Blessed with a reputation for being prolific, rabbits will need to rely on good instincts if they wish to survive and continue to "breed like rabbits" as nature intended. Being small, cuddly and cute doesn't spare them from turning into a delicious meal for several predators. Fortunately, rabbits have a few tricks up their sleeves to up their chances for survival.
Coined by Pavlov as the "What is this?" response, the orienting response involves awareness of danger. When the rabbit is feeding or grooming outside the safety of his burrow, he'll instinctively use his senses to detect any abnormal activity. Any unusual sight, smell or sound likely will cause him to twitch his ears, sniff the air and turn his head toward the stimuli. If no danger is detected, the rabbit likely will resume his activity; whereas, if he senses danger ahead, he'll likely react accordingly.
If the predator is at a distance and hasn't spotted the rabbit yet, the rabbit's first choice of defense entails freezing. This lack of movement helps the rabbit blend into his surrounding environment making him difficult to spot. Also, this stillness may help save the rabbit's life since many predators are attracted by movement. Should the predator spot the rabbit though, the rabbit will need to resort to plan B.
A good part of a rabbit's survival in the wild depends on the instinctive ability to flee. When an animal's flight response is activated, several physiological changes take place to up the chances for survival. The rabbit's heart and cardiac output increases, the senses heighten, while blood is sent to the muscles to increase agility and endurance. Whether bunny rabbits will be able to outrun their predators or will be turned into tasteful treats, depends on their overall swiftness and knowledge of the area.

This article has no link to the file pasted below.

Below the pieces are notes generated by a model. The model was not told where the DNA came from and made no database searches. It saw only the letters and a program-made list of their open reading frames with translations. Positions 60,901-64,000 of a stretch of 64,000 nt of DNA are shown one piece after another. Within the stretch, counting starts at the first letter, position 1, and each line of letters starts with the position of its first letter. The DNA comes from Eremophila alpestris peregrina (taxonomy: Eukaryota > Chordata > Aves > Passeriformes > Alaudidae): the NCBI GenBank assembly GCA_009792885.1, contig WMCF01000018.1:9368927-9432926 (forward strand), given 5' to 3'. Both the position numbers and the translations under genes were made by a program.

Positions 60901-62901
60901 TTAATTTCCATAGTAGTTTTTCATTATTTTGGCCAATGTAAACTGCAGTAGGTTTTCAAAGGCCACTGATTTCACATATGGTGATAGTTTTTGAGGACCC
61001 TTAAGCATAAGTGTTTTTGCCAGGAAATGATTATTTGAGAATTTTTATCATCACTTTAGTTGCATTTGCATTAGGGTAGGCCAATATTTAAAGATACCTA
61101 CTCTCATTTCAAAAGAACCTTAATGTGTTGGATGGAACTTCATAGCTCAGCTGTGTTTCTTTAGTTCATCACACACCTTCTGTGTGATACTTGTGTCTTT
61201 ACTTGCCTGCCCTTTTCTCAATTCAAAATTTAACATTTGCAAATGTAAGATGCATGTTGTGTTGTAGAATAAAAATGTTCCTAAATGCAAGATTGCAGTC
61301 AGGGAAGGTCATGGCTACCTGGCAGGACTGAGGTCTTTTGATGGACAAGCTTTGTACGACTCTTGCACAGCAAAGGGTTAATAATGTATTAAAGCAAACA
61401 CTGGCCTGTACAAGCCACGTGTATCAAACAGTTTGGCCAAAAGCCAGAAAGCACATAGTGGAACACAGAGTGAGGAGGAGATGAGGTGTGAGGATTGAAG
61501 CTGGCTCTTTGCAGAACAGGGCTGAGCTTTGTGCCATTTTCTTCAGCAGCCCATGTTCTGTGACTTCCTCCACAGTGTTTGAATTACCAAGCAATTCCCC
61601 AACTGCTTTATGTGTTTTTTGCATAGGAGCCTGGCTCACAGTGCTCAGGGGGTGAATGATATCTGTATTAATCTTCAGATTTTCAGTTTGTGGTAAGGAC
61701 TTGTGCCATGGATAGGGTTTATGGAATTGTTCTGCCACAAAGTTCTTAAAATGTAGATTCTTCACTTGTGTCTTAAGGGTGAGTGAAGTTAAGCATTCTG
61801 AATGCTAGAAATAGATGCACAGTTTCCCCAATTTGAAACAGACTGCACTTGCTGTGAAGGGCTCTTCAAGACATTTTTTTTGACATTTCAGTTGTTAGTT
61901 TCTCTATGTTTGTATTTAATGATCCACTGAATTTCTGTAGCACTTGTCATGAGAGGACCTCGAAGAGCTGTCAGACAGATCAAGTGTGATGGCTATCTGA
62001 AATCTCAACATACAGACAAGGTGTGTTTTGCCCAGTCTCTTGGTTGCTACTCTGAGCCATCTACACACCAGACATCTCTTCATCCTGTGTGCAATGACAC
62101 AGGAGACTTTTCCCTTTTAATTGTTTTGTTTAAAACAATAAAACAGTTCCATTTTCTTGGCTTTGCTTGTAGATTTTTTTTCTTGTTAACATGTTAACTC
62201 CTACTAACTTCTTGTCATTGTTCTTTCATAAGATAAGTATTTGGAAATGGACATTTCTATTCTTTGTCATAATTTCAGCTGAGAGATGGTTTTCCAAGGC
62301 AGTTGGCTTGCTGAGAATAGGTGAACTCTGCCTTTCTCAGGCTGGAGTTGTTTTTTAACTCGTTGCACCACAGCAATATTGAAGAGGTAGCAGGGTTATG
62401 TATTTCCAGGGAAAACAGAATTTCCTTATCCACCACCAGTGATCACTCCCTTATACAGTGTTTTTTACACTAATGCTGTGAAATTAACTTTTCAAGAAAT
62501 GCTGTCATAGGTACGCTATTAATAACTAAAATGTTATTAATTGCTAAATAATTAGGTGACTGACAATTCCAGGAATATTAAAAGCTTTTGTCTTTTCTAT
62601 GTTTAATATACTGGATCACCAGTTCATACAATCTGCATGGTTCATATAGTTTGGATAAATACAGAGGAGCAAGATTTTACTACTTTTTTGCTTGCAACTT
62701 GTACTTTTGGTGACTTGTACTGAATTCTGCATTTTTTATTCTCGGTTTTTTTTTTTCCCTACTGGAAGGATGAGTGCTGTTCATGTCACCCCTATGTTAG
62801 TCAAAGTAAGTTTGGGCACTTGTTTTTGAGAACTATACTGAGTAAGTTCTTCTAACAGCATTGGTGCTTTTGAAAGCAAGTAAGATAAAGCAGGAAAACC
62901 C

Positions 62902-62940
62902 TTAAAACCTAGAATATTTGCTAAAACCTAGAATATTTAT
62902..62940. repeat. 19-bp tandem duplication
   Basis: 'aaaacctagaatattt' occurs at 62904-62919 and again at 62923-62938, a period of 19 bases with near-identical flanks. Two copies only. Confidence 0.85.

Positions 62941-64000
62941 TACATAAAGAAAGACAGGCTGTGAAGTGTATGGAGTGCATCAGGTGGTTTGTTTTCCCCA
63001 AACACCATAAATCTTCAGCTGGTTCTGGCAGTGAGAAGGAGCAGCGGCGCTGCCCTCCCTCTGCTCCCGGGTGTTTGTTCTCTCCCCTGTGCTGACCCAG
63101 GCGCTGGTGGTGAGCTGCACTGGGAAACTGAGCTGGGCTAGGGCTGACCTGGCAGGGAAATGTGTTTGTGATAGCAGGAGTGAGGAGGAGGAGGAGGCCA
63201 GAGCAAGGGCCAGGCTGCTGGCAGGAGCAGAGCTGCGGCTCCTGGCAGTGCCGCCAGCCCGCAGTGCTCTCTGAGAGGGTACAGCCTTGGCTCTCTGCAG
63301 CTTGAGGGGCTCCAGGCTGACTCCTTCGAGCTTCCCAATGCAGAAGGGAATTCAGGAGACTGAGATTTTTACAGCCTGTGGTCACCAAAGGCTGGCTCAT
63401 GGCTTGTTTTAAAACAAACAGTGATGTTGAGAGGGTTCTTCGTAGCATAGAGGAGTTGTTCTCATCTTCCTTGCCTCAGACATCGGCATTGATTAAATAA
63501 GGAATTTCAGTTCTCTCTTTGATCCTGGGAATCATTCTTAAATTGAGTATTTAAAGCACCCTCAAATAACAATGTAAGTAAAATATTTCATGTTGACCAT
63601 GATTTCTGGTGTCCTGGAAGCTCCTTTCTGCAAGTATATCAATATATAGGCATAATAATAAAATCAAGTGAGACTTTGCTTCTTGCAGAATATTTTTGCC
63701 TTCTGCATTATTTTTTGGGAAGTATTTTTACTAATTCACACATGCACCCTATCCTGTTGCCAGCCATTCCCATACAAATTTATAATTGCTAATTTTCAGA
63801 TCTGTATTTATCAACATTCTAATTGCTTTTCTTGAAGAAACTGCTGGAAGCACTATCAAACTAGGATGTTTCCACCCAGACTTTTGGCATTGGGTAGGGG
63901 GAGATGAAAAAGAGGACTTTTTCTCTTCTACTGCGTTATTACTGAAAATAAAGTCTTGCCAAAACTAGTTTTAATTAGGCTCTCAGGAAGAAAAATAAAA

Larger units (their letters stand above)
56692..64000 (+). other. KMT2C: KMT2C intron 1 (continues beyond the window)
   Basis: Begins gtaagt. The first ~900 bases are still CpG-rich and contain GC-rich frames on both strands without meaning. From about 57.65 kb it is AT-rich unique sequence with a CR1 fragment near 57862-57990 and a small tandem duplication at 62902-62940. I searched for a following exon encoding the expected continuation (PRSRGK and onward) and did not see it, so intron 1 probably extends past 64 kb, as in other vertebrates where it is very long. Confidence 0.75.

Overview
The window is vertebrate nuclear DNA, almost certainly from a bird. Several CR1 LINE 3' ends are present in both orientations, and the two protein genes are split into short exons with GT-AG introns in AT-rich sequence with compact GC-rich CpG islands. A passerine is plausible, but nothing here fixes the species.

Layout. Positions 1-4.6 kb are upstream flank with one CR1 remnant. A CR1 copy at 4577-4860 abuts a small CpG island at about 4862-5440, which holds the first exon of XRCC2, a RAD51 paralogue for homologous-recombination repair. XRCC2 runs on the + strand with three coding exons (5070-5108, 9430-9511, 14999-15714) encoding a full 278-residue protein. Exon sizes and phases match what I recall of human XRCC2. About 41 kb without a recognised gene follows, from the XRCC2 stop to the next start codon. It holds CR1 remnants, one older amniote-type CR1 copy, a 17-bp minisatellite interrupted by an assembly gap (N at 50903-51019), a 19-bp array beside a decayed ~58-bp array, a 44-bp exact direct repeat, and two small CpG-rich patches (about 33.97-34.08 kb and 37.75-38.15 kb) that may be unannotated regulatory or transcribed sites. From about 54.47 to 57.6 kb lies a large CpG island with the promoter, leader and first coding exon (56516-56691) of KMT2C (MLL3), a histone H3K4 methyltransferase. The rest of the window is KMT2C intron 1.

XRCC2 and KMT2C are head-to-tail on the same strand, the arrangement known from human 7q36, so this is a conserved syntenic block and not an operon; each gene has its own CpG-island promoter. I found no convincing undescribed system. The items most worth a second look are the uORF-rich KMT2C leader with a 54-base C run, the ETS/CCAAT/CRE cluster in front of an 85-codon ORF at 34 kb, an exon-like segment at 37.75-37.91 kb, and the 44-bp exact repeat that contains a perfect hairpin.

While outrunning a predator may seem like a good way to survive, rabbits may need to rely on their own set of instinctive "hat tricks." This is where a good knowledge of the area comes into play. As the rabbit runs for his life, he'll often make a series of sudden, zigzag turns for the purpose of eluding the predator. Popping into a hiding spot, such as the many surface holes made by prairie dogs and woodchucks, often ends the chase, leaving the poor rabbit breathless, but safe.
When fleeing is not an option, and the rabbit is cornered with no way out, he may decide to confront the predator if feasible. In this case, as a last resort, Thumper may rely instinctively on his powerful legs. A strong kick using one or both of his hind feet may suffice to stun his pursuer enough to give him the chance to make a swift exit.
Adrienne Farricelli has been writing for magazines, books and online publications since 2005. She specializes in canine topics, previously working for the American Animal Hospital Association and receiving certification from the Certification Council for Professional Dog Trainers. Her articles have appeared in "USA Today," "The APDT Chronicle of the Dog" and "Every Dog Magazine." She also contributed a chapter in the book " Puppy Socialization - An Insider's Guide to Dog Behavioral Fitness" by Caryl Wolff.